NHibernate session management in the WCF Web API

Update! This post is still wrong (!!), and no longer relevant with the release of the ASP.NET MVC Web API code. I’ll provide my updated session handler soon.

 
As the WCF Web API project is a bit of a moving target at the moment, it’s been hard to try and find a sensible way to handle NHibernate sessions for each resource. They key word there is resource.

If you’ve ever used NHibernate with WCF before, you’ve probably organised your session management around the per-request model. That starts to break down with WCF Web APIs. You see, you have to consider how OData is consumed. This is where you have a resource operation that returns an IQueryable<T> that is evaluated after the operation returns. This is a really cool thing, but it breaks if you use a per-request style management method, or if you manually open and close the session for each operation. For example:

[ServiceContract]
public class MyResource
{

    private ISessionManager _sessionManager;
    private IWidgetRepository _widgetRepository;

    // You always inject, right?...
    public MyResource(ISessionManager s, IWidgetRepository r)
    {
        _sessionManager = s;
        _widgetRepository = r;
    }

    [WebGet(UriTemplate = "dtos")
    public IQueryable<MyDTO> GetAllMyDTOs()
    {
        using(_sessionManager.GetSession())
        {
            return _widgetRepository.Query();
        }
    }
}

This is bad/wrong/silly. As the response from GetAllMyDTOs isn’t actually evaluated until after the operation returns, it will fail, as you’ve disposed the session it’s linked to.

The other, “worserer” way is to just wait until the garbage collector cleans up your session by itself. I shouldn’t have to explain why that’s a monumentally stupid thing to do.

So, I had a bit of a think about this problem. While there is the option of message handlers and operation handlers, they still don’t give you a way of executing some code before and after an operation (to open and close the session). On top of that, operation handlers are asynchronous, so if you’re being good and binding your session to a ThreadStatic variable, it won’t be bound to the same thread your operation will actually execute on.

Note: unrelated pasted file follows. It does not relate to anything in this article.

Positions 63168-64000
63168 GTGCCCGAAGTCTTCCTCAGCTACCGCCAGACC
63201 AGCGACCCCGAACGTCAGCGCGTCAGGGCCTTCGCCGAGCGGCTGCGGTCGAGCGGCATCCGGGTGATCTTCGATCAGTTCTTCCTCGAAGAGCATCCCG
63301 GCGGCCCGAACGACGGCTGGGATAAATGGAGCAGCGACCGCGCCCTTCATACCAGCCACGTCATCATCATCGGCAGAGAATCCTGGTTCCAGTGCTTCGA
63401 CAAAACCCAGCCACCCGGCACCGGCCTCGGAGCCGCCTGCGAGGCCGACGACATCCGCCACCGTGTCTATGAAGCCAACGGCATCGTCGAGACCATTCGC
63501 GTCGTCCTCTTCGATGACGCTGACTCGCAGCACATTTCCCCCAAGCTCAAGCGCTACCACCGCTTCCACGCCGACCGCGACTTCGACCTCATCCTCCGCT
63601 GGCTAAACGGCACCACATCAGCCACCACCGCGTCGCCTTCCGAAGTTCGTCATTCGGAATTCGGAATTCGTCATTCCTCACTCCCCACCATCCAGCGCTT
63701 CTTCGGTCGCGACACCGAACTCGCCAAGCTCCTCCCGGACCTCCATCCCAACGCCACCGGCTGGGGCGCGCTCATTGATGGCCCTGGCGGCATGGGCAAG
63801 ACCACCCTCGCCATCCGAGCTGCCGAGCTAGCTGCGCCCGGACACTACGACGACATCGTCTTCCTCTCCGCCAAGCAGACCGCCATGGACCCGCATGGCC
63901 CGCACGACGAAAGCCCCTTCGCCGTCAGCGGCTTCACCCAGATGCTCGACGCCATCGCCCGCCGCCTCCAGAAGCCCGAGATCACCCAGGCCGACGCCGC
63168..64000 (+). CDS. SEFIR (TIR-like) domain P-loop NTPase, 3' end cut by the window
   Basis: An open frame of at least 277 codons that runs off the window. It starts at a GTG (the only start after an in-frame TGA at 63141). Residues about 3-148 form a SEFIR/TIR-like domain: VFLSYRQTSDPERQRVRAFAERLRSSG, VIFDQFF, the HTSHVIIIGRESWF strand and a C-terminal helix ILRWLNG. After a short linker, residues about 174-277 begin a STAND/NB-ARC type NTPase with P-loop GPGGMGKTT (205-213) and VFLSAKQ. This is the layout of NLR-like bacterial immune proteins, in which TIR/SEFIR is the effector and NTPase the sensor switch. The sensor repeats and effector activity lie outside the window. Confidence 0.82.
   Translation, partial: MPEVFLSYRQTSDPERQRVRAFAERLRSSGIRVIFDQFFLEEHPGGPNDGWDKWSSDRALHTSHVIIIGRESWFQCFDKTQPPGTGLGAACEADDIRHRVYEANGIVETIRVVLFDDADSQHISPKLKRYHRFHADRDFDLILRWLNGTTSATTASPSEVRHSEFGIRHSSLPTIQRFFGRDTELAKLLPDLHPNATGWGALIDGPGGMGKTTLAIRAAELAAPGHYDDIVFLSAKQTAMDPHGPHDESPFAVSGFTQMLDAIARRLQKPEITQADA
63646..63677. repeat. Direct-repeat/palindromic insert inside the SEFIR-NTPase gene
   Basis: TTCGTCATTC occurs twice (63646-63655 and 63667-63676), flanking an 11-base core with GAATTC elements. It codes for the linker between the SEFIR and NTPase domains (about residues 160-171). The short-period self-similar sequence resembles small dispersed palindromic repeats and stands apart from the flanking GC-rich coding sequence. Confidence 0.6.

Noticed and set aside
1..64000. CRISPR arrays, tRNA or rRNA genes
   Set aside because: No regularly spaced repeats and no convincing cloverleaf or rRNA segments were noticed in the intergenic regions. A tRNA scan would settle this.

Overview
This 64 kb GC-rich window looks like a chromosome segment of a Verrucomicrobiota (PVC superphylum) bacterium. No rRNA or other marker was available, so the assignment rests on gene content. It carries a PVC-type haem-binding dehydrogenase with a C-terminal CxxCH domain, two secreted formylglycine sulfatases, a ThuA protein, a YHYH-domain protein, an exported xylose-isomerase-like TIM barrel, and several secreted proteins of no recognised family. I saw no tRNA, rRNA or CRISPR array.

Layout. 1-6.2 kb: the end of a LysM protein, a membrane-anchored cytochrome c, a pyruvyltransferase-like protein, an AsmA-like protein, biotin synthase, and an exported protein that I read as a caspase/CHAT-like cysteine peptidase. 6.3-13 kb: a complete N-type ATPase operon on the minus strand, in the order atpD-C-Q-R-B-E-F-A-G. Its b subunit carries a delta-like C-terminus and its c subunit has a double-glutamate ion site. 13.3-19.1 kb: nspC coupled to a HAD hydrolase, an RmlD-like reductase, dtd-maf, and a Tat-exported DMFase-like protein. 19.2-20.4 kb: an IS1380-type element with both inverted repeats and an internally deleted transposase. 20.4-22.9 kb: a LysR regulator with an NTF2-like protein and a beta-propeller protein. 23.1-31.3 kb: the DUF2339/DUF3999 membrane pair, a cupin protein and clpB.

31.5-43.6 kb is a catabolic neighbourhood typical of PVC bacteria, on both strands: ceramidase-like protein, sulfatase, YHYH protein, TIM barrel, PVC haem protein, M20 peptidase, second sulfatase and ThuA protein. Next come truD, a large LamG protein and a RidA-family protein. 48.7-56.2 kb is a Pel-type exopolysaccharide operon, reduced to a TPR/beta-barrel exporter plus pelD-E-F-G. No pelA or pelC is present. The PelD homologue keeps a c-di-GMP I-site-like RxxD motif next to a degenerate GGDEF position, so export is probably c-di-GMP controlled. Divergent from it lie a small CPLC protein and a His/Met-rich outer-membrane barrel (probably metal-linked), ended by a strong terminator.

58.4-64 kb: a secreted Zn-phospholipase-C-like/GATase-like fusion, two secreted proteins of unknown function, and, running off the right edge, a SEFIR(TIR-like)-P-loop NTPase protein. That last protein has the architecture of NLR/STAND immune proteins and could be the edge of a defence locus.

If you’re using dependency injection to build your resources (which you should), then you’ve no doubt used the WebApiConfiguration class and created a method on your class to handle the CreateInstance delegate. This method would locate the requested type in your DI container and return the composed instance.

Well, there’s a corresponding delegate exposed by WebApiConfiguration called ReleaseInstance. It’s job is to take an instance and get rid of it.

Now we have two methods, fired at each end of a resource’s life-cycle. The only concern I had is if, somehow, the create/release methods ran on a different thread to the operation. So I stuck a little logging of the thread ID in there and did a couple of tests. Same thread ID all around! Not only that, each subsequent quasi-simultaneous (because I can’t think of a better way to describe it) resource request utilised a different thread. At least, that’s the anecdotal evidence I’ve… anecdoted. So each resource would have it’s own session, as each session is bound to a ThreadStatic variable!

So, at the moment, I have a naïve implementation of session management, scoped per resource, that looks like this:

public class MyWebApi : System.Web.HttpApplication
{
    public void RegisterGlobalFilters(GlobalFilterCollection filters)
    {
        filters.Add(new HandleErrorAttribute());
    }

    public void RegisterRoutes(RouteCollection routes)
    {
        routes.IgnoreRoute("{resource}.axd/{*pathinfo}");

        var config = new WebApiConfiguration
                            {
                                EnableTestClient = true,
                                CreateInstance = Create,
                                ReleaseInstance = Release
                            };
        routes.SetDefaultHttpConfiguration(config);

        routes.MapServiceRoute<MyResource>("myresourceuri");
    }

    private object Create(Type t, InstanceContext c, HttpRequestMessage r)
    {
        var sm = Injector.Default.Get<ISessionManager>();
        sm.OpenSession();
        return Injector.Default.Get<t>();
    }

    private void Release(InstanceContext c, object i)
    {
        var sm = Injector.Default.Get<ISessionManager>();
        sm.CloseSession();
    }
}
Note: enabling the test client is fine, for testing. Make sure you disable it when you release, otherwise nasty people with bad haircuts and no friends will use it as an instructional guide to ruining your API.

 

As I said, this is a very simplified chunk of code. I haven’t load tested it sufficiently (read: at all) to be able to say with any Jobsian sense of confidence that it’s flawless. But it gives me the result I want at the moment. Until I find something better…